Consumers will also be boosted again in the coming decade. Many will still require the copper cable, but this will be more for the provision of the broadband, not voice services. As networks are upgraded, Openreach has now adopted a fibre-first approach. In short, any new buildings or upgrades that it carries out will see superfast fibre FTTP (fibre to the premise) deployed instead of the FTTC (fibre to the cabinet) technology of the last decade. This will provide speeds of up to 1Gbps. Just imagine the streaming on that… 8K anyone?

Providers are upping their game

The introduction of Microsoft 365 Business Voice means providers need to adapt in order to keep up with the times and offer robust services. We’re already seeing this with Gamma’s introduction of its mobile convergence offering (Gamma Connect), giving you phone system functionality on your mobile phone without the need for a softphone. This technology is great for any business who has a very mobile workforce.

5G will give us endless mobile possibilities

The last area to touch on is the introduction of 5G. This is great news not only for consumers, but for businesses invested in mobile voice services. When on the go and not hooked up to WiFi, this means your mobile workforce will still be available and able to use voice services. There are also interesting implications for the IoT (Internet of Things) and AI. 

A final word

So, over the next decade we can expect businesses to move to IP telephony in their droves as they jump ship from ISDN before the costs become unmanageable and, in turn, reap a host of additional benefits. The Microsoft Teams telephony solution will give the market a much-needed shake-up and provides an entry-point into hosted voice for small to medium businesses.

TSG is a managed IT support company in London, offering expertise across a range of areas including Office 365, Dynamics 365, document management and business intelligence.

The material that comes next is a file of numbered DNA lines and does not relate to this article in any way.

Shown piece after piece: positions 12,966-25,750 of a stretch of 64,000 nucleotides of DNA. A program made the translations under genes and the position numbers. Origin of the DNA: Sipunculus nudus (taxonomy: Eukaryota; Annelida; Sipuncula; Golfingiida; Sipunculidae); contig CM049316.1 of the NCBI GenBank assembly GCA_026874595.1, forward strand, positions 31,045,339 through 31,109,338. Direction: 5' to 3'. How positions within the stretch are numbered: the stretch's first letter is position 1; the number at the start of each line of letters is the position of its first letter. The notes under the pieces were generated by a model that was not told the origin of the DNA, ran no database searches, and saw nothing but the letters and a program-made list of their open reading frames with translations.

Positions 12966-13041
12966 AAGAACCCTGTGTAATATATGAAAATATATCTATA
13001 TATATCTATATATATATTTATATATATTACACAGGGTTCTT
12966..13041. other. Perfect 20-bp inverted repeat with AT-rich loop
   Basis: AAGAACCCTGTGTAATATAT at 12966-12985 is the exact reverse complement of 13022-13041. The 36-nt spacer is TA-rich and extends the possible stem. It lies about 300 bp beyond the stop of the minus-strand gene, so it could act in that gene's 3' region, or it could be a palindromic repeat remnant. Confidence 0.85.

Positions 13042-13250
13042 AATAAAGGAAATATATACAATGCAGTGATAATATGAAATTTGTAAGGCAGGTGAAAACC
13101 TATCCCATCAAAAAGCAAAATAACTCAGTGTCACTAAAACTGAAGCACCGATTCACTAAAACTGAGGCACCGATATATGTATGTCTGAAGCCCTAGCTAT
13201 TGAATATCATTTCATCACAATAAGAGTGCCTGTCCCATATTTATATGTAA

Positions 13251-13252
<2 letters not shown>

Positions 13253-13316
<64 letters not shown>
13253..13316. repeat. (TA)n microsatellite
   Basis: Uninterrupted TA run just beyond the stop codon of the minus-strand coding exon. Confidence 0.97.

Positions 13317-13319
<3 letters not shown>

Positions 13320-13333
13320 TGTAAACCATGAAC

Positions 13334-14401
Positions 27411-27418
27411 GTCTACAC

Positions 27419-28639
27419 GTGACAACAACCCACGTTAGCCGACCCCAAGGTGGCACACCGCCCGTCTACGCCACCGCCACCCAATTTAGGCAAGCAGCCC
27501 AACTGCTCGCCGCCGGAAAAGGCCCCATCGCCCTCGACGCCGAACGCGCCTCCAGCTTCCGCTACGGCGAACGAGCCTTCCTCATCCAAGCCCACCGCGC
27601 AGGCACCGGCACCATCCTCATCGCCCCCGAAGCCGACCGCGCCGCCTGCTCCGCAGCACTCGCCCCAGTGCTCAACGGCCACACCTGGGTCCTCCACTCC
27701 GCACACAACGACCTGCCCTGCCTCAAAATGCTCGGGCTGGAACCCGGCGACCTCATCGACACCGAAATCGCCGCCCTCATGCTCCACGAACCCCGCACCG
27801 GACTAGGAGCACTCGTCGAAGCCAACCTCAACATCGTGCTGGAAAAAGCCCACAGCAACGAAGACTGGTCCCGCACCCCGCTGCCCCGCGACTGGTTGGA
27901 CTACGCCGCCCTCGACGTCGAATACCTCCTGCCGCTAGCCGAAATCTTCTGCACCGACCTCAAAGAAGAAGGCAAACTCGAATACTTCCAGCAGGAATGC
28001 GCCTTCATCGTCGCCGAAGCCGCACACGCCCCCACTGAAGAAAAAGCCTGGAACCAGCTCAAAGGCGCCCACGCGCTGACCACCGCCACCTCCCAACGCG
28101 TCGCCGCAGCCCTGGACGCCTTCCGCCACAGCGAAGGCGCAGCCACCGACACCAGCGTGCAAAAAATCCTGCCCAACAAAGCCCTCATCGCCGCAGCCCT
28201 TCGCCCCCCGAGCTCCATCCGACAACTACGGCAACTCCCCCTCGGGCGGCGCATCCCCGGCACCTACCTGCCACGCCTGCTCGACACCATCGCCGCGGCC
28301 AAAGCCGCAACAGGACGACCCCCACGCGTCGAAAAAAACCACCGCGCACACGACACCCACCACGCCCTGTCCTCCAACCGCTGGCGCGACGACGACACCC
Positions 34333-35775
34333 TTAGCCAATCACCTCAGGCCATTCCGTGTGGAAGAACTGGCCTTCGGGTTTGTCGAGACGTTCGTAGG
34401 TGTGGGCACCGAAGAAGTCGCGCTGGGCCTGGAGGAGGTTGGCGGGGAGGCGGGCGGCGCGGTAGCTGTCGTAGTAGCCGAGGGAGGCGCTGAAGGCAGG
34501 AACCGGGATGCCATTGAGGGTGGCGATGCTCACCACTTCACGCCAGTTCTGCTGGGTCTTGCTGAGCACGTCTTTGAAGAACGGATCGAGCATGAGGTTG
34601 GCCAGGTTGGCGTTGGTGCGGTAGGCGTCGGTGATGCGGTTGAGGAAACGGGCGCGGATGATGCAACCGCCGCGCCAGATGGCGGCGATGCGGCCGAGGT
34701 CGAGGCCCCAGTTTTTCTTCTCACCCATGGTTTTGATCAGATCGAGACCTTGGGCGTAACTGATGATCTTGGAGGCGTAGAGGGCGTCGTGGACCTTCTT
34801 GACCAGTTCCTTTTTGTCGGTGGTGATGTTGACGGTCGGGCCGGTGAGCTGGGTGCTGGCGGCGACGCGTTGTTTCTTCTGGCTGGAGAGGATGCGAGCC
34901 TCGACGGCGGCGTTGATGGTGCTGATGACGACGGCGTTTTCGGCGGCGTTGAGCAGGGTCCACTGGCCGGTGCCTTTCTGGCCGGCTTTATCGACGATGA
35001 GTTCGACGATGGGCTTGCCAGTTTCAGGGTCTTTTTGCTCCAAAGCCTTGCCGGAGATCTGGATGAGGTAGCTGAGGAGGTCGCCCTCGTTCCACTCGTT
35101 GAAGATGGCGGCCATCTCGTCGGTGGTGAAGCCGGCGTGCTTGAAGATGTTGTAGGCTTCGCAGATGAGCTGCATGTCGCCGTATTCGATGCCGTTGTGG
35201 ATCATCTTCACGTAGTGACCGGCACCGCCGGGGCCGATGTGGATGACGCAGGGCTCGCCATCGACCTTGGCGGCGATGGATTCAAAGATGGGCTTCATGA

Image by Ahmad Ardity from Pixabay 

Telecoms networks attacked the most by hackers

960 640 Stuart O'Brien

Telecoms organisations face the most DNS-based attacks, and each attack costs companies an average of £460,000 to remediate, according to a new cyber security report by EfficientIP.

EE, TalkTalk and other recent outages remind us of the pressure telecoms and their networks are beginning to face due to the rise of edge computing, mobile app usage and on-demand videos to name a few.

The findings from EfficientIP research on the global telecoms industry shows how much access into DNS Server is valued by cyber criminals. A successful cyber breach on a telecoms organisation could lead to a loss of revenue for businesses due to slower internet connections and no landline telephone services. The research found four key themes:

DNS-based attacks cost organisations globally £1.7 million on average every year across several industries.

  • 76% of all organisations globally were subjected to a DNS attack in the past twelve months, and 28% suffered data theft.
  • 42% of all respondents in the UK spent an entire business day (six hours) to restore their systems.
  • Top five security threats for Telecoms organisations are: DDoS (42%), Malware (36%), DNS Tunnelling (31%), Cache Poisoning (28%) and Zero-Day Exploits (20%).

Telecoms have suffered more attacks than any other sector surveyed, with organisations admitting to having faced four attacks on average over the last twelve months.

The average cost to fix a single attack is £460,000 in the telecoms sector, the highest in the survey. To put that into perspective, the average cost for the healthcare sector is £210,000.

Furthermore 5% of telecoms organisations surveyed admitted an attack cost them more than £3.75 million.

A quarter of telecoms organisations (25%) admitted they have lost sensitive customer information as a result of a DNS attack. This is higher than any other sector surveyed.

For 42% of telecoms companies surveyed, attacks resulted in in-house application downtime, which causes poor customer experience online. This number is the highest in the survey, tied with education (42%) and services (42%), followed closely by manufacturing (39%) and retail (37%), the lowest number going to the public sector (28%).

As recent cyber-attacks showed how crucial patching was to avoid easy exploits, telecoms have only applied an average of four patches out of the 11 critical patches recommended by ISC in 2016.

EfficientIP’s CEO, David Williamson, points out that recent news makes it more urgent than ever Telecoms organisations protect their networks from DNS-based attacks and improve their network management tools.

He said: “Telecoms organisations need to adapt to the new surge of cyber-attacks and cannot use yesterday’s security technology for today’s problems, otherwise short and long term costs could strike a severe blow to company revenues.” He added: “To face recent industry challenges and customers’ high performance expectations, the communications sector needs to change their approach to network management and incorporate automation as quickly as possible.”